David Little covers the Willmar City Council, Willmar Municipal Utilities and other city news.
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Officials say construction is on schedule and on budget for Willmar's new $86.2 million wastewater treatment plant and conveyance system. With the exception of recent heavy rain that slowed work, progress has been good, said Aaron Nelson, field engineer for Graham Construction Services of Eagan, the project's general contractor. "We've been fortunate to have a dry summer, a dry spring,'' Nelson said.
WILLMAR -- The Willmar Municipal Utilities Commission has approved a 5 percent commissioning payment to a contractor for the city's two new wind turbines. The $235,627 payment to turbine contractor DeWind of Irvine, Calif., was approved by the commission during a special meeting Friday. The commissioning process involves testing the different functions of the turbines before the turbines begin producing power, said Bruce Gomm, Municipal Utilities general manager. "Most people are probably aware that for the last month or so, there have been a lot of starts and stops,'' Gomm said.
WILLMAR -- Two Willmar City Council committees are recommending actions that could lead to completion of a draft storm water management plan and implementation of storm water improvements. The Public Works/Safety Committee is recommending the council approve an agreement with Barr Engineering of Minneapolis to update the city's draft 1998 watershed management report to improve delivery of storm water-related services, infrastructure and regulatory compliance. To pay for the study and storm water improvements, the Finance Committee, in a separate action, is recommending that Mayor Les Heitke'
WILLMAR -- There was praise aplenty as an estimated 250 to 300 citizens and local and state officials gathered Thursday afternoon to celebrate and dedicate Willmar Municipal Utilities' two new wind turbines. "I certainly think they're awesome,'' said Elaine Frank of Willmar, standing with her husband, Myron, next to one of the 262-foot tall turbines. "As a woman's point of view, they look magnificent. But I think the real value is in the alternative energy we get from it.
WILLMAR -- Longtime Willmar businessman Walt Gislason has sold his gas station, convenience store, car wash and oil change business at the corner of First Street and Willmar Avenue South to four employees and another local business owner. The business was bought by Mike Brown, owner of Floor to Ceiling Store, and by convenience store/gas station manager Jeff Armstrong, general manager Scott Barney, office manager Ruth Smith and oil change manager Matt Evans. Brown said the sale was closed Monday and takes effect today. He said the new owners do not plan to change the name of the business.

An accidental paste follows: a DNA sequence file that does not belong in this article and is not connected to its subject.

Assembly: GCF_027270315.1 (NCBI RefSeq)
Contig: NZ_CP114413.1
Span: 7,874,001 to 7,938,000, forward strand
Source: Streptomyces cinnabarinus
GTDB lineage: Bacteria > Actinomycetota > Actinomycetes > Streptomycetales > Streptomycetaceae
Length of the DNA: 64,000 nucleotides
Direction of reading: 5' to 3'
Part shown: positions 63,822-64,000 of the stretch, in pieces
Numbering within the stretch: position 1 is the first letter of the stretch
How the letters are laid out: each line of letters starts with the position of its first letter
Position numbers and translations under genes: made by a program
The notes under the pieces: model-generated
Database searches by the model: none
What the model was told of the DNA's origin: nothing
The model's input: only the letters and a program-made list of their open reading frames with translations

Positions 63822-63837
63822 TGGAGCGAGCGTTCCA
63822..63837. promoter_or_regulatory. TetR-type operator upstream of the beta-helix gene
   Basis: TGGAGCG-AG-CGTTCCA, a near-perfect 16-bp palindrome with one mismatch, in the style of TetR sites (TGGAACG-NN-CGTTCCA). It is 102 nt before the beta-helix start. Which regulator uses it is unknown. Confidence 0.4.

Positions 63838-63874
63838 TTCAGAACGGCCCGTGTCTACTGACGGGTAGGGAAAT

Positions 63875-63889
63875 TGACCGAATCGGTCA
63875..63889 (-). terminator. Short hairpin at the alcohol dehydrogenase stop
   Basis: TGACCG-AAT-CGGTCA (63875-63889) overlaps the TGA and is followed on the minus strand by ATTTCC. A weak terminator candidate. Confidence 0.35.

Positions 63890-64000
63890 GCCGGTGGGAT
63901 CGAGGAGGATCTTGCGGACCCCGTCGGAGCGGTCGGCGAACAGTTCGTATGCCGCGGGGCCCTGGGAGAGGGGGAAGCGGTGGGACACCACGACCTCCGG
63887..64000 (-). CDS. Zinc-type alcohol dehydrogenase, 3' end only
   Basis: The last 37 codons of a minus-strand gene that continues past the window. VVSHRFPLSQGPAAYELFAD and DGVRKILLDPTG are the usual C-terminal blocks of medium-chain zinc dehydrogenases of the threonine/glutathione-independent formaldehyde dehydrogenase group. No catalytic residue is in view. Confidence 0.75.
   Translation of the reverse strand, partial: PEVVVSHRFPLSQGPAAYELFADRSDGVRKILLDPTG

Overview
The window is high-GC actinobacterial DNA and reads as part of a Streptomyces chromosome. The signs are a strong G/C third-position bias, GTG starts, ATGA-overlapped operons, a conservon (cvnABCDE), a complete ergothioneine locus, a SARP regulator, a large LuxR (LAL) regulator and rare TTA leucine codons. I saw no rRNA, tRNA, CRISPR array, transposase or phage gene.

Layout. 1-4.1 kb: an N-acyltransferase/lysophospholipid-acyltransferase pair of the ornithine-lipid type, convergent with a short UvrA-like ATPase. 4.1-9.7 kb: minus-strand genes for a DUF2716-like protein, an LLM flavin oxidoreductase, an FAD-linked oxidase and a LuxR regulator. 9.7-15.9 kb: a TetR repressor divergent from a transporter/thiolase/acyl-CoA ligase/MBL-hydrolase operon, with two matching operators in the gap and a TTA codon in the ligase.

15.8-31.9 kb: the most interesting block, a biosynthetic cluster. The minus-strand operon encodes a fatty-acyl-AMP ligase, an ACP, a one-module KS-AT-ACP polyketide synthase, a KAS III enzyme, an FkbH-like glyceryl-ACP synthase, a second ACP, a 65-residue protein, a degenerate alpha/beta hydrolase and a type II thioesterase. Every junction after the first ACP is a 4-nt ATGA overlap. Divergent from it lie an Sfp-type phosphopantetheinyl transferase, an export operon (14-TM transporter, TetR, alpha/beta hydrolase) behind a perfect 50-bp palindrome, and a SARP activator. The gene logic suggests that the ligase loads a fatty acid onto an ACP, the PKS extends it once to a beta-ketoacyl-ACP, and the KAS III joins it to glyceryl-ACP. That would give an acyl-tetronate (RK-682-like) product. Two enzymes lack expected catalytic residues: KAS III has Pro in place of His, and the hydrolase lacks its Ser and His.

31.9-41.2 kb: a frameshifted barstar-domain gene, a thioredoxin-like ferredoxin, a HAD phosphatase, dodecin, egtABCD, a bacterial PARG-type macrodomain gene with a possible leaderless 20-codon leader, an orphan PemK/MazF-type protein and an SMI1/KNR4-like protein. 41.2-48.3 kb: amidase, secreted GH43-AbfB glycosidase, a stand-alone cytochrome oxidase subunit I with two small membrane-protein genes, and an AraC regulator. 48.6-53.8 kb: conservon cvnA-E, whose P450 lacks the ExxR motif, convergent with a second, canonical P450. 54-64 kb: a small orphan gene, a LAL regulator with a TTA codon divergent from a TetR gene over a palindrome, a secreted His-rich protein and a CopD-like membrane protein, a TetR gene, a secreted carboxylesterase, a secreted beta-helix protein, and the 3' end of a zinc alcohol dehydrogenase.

WILLMAR -- Energy is an important issue for young people like Landon Peterson. That's why, when Willmar Municipal Utilities dedicates its two new wind turbines Thursday afternoon, Peterson and 11 other Willmar Senior High School students will be promoting what they and others see as the need for a comprehensive national energy plan. "We need a plan for the security of our future,'' Peterson says. "Our generation is going to need to be involved. It can't only be something for our parents.
WILLMAR -- Longtime Willmar businessman Walt Gislason has sold his gas station, convenience store, car wash and oil change business at the corner of First Street and Willmar Avenue South to four employees and another local business owner. The business was bought by Mike Brown, owner of Floor to Ceiling store, and convenience store/gas station manager Jeff Armstrong, general manager Scott Barney, office manager Ruth Smith and oil change manager Matt Evans. Brown said the sale was closed today and takes effect Tuesday.
WILLMAR -- Due to extenuating circumstances, the city will delay enforcement of civil penalties against the Double D Club of Willmar for allegedly serving alcohol to an underage patron until criminal charges for serving to an underage patron are decided. The situation facing the club was discussed Monday af-ternoon by the Willmar City Council's Finance Co-mmittee. The committee de-cided to delay enforcement of the ordinance's civil penalties pending the court's decision on criminal charges. The club is owned by Duane Duenow of Arlington. No one from the club attended the committee meeting.
NEW LONDON -- Unique Amish furniture, locally produced art, home décor and gifts are awaiting customers at the new Three Sisters Furnishings of rural New London. The store is located in the former Cedar Inn restaurant at the corner of U.S.
WILLMAR -- Reconstruction of Trott Avenue Southwest from 10th Street to 16th Street in Willmar will start Wednesday, according to Mel Odens, city public works director. Work will begin in a two-block stretch from 10th Street to 12th Street and will continue in two-block increments. The city anticipates reconstruction will be completed -- weather permitting -- by Nov. 13. Five contractors submitted bids for the project, estimated by the city at $1.1 million. Duininck Inc. of Prinsburg was awarded the contract for submitting the low bid of $933,522, about $180,000 below estimate.